Everybody knows the importance of learning some phrasal verbs, idioms and colloquial expressions, especially when you live in a foreign country. We always learn a lot of them by communicating with native speakers or watching movies and series. In this post, you learn some phrasal verbs, idioms and expressions to communicate in a more natural way when speaking English in a foreign country.
* sick to death of sth/sb – to have had enough of (something), to not be able to endure (something) any more.
I’m sick to death of doing my boss’s errands. If something doesn’t change soon, I’m going to quit!
* squeeze sth out of sb – to get sth by putting pressure on sb.
Small businesses are being squeezed out of the neighborhood by developers.
* daylight robbery – used to say that sth is much too expensive.
An appliance store advertises refrigerators for $900, but you see ads for the same brand and model elsewhere for half that price. That store, you conclude, is committing daylight robbery, a “crime” that it is being committed in broad daylight.
* be beyond sb – be impossible for sb to understand or imagine.
Why Joan ever married such an idiot in the first place is beyond me.
* take sth out on sb – be unpleasant to sb or punish them for sth that is not their fault.
Workers who go home and take out their frustration on their families I’m sorry you didn’t get the job, but don’t take it out on me.
* a rip-off – more expensive than it should be.
I didn’t do research, so my hotel was a rip-off.
* I wouldn’t put it past sb (to do sth) – used to say you wouldn’t be surprised if sb did sth bad or unusual because it would be typical of them.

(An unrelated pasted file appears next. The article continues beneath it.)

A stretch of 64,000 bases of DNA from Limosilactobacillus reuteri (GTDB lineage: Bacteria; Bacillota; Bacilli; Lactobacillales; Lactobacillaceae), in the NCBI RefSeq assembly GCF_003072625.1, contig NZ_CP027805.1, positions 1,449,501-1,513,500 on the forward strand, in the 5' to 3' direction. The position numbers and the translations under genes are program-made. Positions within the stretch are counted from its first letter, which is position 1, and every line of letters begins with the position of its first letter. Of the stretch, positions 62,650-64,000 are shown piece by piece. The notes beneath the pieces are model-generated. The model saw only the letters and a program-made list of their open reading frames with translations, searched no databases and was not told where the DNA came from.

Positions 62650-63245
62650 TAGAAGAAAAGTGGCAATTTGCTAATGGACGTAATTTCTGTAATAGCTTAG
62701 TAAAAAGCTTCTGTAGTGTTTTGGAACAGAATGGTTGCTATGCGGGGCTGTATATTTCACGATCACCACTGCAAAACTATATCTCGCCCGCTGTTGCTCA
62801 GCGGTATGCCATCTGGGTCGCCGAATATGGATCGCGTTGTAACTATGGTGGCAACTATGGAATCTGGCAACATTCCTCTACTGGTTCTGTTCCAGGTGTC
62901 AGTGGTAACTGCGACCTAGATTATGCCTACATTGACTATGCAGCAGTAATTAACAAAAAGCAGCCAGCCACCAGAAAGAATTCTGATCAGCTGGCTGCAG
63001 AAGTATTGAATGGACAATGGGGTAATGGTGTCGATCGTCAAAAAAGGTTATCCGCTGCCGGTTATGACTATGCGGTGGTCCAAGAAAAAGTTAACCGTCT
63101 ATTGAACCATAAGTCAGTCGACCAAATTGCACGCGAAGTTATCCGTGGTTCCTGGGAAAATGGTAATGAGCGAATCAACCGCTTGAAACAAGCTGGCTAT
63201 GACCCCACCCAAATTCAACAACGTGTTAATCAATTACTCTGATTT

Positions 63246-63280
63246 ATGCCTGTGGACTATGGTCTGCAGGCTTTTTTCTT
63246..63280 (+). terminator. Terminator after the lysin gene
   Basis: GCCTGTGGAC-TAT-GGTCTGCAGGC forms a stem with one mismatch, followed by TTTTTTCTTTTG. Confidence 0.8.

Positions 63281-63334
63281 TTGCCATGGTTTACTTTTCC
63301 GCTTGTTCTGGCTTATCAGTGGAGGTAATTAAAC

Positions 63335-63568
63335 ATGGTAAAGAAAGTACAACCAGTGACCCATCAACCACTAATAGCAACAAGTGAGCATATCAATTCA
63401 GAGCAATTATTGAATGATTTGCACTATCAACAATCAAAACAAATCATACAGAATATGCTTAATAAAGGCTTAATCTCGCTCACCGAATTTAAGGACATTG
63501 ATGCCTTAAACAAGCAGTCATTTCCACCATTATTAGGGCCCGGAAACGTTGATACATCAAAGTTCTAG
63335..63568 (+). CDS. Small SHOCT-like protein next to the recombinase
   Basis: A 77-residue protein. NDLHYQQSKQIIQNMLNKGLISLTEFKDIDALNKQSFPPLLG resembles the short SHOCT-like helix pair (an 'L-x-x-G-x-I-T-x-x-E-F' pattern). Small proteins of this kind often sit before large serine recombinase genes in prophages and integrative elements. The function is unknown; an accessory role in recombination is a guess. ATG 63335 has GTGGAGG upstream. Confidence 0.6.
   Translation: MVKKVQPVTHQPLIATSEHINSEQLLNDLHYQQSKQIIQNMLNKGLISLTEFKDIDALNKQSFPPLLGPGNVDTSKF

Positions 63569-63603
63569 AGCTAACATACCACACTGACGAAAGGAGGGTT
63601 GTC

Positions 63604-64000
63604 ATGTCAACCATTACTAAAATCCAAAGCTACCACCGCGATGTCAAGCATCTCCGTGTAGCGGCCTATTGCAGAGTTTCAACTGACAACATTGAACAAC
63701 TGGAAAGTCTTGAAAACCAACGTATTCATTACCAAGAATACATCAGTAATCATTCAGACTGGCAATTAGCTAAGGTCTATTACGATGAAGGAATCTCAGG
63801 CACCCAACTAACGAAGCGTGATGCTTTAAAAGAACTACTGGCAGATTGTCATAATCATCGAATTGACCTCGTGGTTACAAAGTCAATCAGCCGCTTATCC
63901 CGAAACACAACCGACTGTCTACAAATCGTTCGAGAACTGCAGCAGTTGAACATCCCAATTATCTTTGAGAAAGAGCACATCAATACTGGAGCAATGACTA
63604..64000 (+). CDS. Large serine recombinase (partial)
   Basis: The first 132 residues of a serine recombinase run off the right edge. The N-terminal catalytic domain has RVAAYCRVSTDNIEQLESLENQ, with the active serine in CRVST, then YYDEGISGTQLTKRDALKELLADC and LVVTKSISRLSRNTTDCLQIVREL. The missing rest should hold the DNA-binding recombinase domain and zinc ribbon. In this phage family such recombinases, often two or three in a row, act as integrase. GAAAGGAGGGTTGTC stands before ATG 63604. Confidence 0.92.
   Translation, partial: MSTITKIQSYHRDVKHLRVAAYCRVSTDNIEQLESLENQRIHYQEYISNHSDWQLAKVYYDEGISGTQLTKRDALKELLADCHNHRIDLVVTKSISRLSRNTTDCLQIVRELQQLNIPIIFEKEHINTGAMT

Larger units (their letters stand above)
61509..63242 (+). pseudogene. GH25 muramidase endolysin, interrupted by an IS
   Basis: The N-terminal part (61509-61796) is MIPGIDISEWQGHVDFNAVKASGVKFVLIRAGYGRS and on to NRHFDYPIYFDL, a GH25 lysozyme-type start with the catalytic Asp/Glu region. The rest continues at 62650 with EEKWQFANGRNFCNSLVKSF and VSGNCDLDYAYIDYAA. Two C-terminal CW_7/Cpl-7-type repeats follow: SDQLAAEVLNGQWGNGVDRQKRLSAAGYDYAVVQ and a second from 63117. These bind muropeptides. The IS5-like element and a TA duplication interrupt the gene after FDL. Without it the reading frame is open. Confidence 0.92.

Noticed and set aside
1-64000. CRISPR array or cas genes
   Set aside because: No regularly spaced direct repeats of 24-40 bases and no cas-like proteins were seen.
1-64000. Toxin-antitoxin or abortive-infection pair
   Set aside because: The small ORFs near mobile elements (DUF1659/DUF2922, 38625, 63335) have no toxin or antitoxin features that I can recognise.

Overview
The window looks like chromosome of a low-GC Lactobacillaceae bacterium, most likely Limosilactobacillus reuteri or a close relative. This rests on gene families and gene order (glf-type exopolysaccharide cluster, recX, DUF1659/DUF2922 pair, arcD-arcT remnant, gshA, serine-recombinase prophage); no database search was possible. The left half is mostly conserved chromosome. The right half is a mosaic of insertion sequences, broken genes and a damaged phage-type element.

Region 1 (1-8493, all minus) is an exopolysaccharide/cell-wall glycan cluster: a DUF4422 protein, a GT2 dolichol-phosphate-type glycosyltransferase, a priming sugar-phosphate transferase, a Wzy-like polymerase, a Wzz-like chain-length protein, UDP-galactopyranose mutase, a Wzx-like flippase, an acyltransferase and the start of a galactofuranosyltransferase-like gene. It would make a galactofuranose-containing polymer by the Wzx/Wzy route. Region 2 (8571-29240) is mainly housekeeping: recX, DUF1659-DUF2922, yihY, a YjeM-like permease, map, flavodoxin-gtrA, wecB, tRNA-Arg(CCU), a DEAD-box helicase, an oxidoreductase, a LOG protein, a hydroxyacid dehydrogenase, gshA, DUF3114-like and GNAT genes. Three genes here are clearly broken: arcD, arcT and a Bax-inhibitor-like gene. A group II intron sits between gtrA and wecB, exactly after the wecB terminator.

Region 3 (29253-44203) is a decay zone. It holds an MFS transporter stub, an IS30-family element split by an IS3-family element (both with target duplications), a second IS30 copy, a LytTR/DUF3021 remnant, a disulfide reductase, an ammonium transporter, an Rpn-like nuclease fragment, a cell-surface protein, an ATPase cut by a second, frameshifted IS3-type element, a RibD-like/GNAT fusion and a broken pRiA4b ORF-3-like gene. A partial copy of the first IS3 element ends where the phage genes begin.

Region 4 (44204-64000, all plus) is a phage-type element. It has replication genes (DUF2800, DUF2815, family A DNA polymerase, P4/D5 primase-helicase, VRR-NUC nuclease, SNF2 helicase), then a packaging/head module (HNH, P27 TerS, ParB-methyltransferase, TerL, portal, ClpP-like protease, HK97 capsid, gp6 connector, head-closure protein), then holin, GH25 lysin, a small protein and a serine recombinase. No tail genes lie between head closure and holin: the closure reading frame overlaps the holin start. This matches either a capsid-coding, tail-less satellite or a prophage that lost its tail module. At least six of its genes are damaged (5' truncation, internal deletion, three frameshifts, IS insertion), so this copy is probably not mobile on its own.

I wouldn’t put it past him to sell her jewellery.
* fall for sth – be tricked into believing sth that is not true.
He told me that he owned a mansion in Spain and I fell for it.
* vote with your feet – show that you do not support or agree with sth/sb by not going somewhere or by walking away.
The East Germans voted with their feet in an irresistible move toward freedom.
* no disrespect (to sb) – when you are going to criticize sb and do not want to seem rude or offend them.
No disrespect to John, but the club has been happier since he left.
* to be fair – used when you are defending yourself or sb/sth against criticism.
He’s not playing very well but, to be fair, he did have a pretty serious injury.
* pull/tear sb into pieces – criticize sb or their ideas very severely.
They tore my idea into pieces.
* take sth personally – let yourself get upset about sth that sb has said or done.
I took it personally when he yelled at the class.
* fair enough – used to say that something seems reasonable, but you do not agree with it completely.
I’ll wash the dishes today, and you can wash them tomorrow. Fair enough.
* jump down sb’s throat – react very angrily to sb in an unfair way.
He jumped down my throat when I suggested a different plan.
* let alone – used to say that sth is even less suitable or possible than another unsuitable or unlikely thing.
I don’t have enough money for a new car, let alone a luxury sedan.
I hope you learned some new phrasal verbs and idioms today, see you next time!
Source: Idioms and Phrasal Verbs – Advanced / Ruth Gairns and Stuart Redman – Oxford